Clashes in Nagorno-Karabakh show need for close-range anti-aircraft systems

Since the start of the clashes on Sunday, September 27, the two protagonists Azeris and Armenians of the conflict in Nagorno Karabakh compete in media presence, each going for its own spectacular military results supported by videos showing the effectiveness of the destruction systems implemented. But if a lesson should already be drawn from these clashes that can be described as medium to high intensity, given the heavy resources involved on both sides, it is the omnipresence of strikes based on drones or stray munitions, highlighting the absolute need for short-range anti-aircraft systems capable of neutralizing these threats, and this over the entire deployment perimeter of the forces.

It is above all the Azeri forces which, in this field, show remarkable efficiency, as they have published a large number of videos showing the destruction of tanks, armored vehicles, anti-aircraft systems and other bunkers. It is true that these systems have the “advantage” of providing video feedback conducive to this type of image. They have, in fact, in their inventory, several drone systems capable of directing artillery fire or carrying light ammunition, and supports the Turkish armed forces and their TB2 drones, But also wandering ammunition, in particular the Harop of the Israeli IAI, which it seems it made a great number of victims among the Armenian forces.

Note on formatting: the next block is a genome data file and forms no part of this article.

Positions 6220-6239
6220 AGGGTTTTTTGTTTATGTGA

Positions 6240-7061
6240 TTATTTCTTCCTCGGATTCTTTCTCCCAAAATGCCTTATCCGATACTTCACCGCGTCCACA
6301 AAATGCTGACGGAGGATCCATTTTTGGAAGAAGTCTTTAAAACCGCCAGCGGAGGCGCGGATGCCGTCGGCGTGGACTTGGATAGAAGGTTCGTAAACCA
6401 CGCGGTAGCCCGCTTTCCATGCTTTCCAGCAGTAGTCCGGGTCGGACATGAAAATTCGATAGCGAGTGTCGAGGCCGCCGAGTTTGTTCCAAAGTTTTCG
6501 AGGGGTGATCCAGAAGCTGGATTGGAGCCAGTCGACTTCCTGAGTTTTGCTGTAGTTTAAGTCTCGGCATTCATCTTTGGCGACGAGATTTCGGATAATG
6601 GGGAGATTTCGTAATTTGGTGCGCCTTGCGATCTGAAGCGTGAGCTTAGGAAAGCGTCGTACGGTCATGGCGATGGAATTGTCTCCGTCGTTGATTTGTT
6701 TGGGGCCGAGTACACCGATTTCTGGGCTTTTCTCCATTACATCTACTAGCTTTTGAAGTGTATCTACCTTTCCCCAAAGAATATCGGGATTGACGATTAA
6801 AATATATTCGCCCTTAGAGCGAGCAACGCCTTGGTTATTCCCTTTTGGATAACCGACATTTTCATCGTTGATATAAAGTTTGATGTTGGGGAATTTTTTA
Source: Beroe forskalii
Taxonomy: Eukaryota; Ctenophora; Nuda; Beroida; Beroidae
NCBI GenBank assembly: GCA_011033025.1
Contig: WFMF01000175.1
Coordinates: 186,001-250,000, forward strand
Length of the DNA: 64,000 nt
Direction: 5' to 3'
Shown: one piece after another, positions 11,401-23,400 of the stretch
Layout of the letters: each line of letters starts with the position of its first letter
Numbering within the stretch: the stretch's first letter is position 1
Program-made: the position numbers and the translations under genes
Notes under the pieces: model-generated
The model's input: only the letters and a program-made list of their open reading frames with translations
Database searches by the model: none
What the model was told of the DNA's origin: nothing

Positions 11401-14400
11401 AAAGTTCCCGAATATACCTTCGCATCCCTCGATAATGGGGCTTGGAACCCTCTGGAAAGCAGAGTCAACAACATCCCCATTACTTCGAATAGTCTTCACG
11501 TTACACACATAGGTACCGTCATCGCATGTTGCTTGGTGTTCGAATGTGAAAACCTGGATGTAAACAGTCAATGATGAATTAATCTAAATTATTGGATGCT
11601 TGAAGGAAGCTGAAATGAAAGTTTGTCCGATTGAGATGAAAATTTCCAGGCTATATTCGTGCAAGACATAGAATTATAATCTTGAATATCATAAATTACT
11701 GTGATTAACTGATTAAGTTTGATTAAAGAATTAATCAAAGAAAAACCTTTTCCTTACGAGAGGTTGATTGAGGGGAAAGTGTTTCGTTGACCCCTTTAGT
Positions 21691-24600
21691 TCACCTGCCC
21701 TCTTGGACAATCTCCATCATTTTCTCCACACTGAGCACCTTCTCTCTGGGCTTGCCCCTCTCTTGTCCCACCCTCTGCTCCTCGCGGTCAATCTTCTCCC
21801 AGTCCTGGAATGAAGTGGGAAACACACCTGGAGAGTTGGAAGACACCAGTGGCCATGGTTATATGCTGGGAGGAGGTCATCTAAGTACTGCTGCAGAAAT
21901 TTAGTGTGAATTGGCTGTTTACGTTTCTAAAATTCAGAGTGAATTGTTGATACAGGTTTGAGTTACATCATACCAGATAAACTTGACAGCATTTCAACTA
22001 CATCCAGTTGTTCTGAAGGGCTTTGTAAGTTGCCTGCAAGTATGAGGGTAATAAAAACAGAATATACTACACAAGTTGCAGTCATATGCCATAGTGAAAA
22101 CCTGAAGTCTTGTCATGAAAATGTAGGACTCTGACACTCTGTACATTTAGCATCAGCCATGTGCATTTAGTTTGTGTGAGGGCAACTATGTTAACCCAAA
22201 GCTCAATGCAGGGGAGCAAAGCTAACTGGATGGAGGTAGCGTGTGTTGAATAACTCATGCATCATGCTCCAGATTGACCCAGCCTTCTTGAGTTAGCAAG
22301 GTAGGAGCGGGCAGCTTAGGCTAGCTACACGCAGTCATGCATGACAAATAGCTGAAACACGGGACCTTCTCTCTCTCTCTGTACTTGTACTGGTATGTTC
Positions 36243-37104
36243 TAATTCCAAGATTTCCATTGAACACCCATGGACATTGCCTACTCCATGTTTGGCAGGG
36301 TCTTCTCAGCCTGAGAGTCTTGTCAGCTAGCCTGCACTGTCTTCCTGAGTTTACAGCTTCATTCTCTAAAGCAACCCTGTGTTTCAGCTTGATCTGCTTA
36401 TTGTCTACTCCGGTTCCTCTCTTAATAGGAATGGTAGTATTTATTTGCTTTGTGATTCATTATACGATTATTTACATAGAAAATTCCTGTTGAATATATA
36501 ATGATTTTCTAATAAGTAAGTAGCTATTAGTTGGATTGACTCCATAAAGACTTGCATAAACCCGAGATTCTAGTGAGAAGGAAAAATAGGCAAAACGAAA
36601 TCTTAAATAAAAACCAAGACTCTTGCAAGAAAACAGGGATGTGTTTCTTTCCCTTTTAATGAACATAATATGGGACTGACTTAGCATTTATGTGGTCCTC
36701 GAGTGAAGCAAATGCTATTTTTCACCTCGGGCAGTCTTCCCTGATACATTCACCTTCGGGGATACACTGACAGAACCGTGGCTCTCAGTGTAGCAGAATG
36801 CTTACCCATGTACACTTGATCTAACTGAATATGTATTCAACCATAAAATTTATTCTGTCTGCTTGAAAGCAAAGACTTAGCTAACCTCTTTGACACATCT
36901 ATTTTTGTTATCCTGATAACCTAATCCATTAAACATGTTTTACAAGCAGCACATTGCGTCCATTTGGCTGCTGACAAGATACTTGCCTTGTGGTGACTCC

One of several videos released by the Azeri Defense Ministry showing drone strikes on Armenian forces by Turkish TB2

Several lessons can be drawn from these multiple reports and videos broadcast during these clashes. In the first place, it seems that the drones and vagrant ammunition enjoy a certain impunity to evolve above the line of engagement, and even in the depth of the adversary's device. Yet the Armenian forces have many modern anti-aircraft systems, such as the Tor M2 acquired from Moscow, but only much older systems, such as the SA-8 OSA, have been deployed in Nagorno-Karabakh province. Now, obviously, these systems are struggling to engage drones and Harops, given the many videos showing the destruction of Armenian OSA systems by Azeri drone strikes.

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